For our young children, writing serves as a window into their language and literacy development. We want them to feel comfortable and confident in expressing themselves through writing, so we provide a forum for them to take risks and explore written language. Handwriting and letter formation is an important dimension of children's early writing process.
Once children are starting to get comfortable with the global contours of written letters (straight lines, curves, and circles), begin to put these together to form letters. If you have a handwriting curriculum already in place, you can use that. If not, and you are looking for some guidance, get some ideas in Playful Activities for Reading Readiness: Laying a Foundation for Literacy like this activity that allows children to practice forming shapes and letters in "goopy bags".
In her book, author Latisha Hayes shares that you can first create a collection of “moves” you make forming letters, beginning in uppercase. For example, with A, you might say, “Big line. Big line. Little line across.” Or with I, you might say, “Big line. Little line top. Little line bottom.” Language needs to be consistent and used often. You don’t want it to be too wordy—simple is best. Let children have fun and explore creating these shapes and eventually letters with the fun texture of a "goopy bag."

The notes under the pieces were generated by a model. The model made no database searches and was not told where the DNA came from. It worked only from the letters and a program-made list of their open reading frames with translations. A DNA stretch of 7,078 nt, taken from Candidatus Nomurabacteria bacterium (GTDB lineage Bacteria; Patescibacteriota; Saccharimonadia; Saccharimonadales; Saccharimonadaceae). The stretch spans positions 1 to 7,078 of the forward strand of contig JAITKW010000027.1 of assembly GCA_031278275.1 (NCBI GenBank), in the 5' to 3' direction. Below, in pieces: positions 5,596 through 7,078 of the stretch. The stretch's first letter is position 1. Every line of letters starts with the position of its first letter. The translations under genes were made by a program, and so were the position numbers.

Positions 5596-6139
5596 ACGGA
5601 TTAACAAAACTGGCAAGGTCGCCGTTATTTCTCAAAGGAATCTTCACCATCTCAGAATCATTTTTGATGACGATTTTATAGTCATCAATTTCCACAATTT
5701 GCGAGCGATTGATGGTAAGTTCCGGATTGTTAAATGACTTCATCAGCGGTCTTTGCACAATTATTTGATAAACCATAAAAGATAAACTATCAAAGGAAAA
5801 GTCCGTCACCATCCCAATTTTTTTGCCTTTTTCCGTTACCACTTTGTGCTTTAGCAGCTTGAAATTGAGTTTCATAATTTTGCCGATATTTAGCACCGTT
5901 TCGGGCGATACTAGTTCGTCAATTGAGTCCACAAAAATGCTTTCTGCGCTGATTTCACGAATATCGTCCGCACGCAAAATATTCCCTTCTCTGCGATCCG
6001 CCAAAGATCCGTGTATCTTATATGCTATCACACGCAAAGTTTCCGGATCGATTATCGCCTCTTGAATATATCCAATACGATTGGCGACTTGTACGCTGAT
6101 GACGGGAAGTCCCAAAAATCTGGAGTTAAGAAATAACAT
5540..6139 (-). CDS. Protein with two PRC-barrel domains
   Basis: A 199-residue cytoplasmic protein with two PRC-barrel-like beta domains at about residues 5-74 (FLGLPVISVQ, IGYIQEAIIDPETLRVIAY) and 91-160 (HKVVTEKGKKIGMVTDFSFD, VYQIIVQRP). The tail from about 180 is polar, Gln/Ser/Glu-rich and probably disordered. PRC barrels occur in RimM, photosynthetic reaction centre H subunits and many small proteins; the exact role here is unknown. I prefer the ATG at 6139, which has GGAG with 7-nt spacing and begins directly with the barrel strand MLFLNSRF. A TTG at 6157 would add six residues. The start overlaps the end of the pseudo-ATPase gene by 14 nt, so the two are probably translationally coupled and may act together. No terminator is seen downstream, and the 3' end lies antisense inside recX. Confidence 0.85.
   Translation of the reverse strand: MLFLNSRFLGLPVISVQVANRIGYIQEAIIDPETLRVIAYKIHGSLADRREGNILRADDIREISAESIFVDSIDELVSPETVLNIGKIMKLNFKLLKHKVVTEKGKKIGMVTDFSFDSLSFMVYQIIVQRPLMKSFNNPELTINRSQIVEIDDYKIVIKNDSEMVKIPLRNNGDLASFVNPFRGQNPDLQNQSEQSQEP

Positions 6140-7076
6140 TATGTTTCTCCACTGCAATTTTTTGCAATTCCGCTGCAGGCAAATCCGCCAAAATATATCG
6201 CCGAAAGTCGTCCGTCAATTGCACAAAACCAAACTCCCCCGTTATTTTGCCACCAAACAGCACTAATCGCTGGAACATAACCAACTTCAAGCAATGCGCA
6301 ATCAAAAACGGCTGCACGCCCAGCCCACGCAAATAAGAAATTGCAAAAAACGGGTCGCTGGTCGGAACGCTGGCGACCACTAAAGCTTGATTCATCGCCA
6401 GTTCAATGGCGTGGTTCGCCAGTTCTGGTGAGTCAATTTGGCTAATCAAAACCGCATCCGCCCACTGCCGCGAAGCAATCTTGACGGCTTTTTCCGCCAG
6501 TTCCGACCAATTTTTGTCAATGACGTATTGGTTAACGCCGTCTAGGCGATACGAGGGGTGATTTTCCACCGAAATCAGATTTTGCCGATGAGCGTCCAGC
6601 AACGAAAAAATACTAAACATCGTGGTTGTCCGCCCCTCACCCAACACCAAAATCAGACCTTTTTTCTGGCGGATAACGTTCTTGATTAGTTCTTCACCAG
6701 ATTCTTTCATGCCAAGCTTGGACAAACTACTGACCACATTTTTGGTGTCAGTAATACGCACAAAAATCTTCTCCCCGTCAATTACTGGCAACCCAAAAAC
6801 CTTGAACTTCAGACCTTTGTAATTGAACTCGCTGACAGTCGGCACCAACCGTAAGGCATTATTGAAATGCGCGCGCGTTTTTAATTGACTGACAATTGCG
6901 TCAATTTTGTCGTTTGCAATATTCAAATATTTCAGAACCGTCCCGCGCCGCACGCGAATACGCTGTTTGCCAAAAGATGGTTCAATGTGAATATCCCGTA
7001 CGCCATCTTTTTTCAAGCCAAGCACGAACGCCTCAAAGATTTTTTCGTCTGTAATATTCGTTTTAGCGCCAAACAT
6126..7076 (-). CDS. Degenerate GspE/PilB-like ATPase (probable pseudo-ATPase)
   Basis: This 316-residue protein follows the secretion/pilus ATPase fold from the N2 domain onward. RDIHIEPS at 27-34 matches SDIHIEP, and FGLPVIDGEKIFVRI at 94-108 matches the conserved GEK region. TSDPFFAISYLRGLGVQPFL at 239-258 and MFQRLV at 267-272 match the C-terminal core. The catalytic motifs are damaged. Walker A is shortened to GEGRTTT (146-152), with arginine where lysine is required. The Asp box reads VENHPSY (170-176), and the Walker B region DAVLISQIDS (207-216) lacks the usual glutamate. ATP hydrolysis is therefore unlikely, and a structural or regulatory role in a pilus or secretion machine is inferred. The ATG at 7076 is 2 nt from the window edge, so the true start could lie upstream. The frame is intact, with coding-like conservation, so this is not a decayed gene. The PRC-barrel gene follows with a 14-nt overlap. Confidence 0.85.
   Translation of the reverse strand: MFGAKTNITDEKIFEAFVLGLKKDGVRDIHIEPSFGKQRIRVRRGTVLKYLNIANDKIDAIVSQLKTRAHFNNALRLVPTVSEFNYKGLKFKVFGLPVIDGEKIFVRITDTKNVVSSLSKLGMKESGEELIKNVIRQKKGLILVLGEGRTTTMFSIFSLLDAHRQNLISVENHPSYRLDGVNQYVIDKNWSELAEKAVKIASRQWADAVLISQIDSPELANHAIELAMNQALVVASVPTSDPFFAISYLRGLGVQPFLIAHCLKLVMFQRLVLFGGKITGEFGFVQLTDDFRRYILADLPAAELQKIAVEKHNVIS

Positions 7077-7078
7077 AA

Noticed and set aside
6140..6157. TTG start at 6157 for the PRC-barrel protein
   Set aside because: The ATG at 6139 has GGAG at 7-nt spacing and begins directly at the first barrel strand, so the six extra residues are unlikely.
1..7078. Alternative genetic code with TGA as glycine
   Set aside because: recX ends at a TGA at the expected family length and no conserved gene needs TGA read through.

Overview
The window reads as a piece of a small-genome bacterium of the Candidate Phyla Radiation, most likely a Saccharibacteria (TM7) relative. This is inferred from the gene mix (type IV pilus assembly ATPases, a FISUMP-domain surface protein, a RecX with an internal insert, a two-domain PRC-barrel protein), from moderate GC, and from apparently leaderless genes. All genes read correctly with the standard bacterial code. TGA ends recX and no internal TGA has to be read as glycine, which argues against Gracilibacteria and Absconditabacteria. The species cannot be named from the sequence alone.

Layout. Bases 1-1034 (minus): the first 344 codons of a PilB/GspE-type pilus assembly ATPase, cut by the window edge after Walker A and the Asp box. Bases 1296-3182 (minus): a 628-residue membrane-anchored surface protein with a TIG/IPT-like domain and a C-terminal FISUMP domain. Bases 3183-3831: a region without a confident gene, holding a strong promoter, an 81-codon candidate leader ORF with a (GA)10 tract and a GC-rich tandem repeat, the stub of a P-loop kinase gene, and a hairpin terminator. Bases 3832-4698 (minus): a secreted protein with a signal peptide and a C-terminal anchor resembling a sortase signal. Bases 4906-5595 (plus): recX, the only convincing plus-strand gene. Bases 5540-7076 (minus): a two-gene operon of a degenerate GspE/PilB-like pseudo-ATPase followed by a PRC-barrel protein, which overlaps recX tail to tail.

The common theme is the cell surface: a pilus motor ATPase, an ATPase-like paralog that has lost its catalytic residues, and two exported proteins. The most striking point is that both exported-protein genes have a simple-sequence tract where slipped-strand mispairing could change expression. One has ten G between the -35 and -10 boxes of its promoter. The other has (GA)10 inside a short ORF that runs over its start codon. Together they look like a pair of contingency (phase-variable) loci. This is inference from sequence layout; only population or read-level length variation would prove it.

- High-quality, sealable bag
- Colored hair gel
- Glitter or sequins
What To Do
- Add gel to the bag.
- Add sequins or glitter to the bag.
- If gel is not dark enough, you can add dye or food coloring. You want children to easily see the letters they make.
- Help children practice forming curves, circles, and eventually letters in the gel.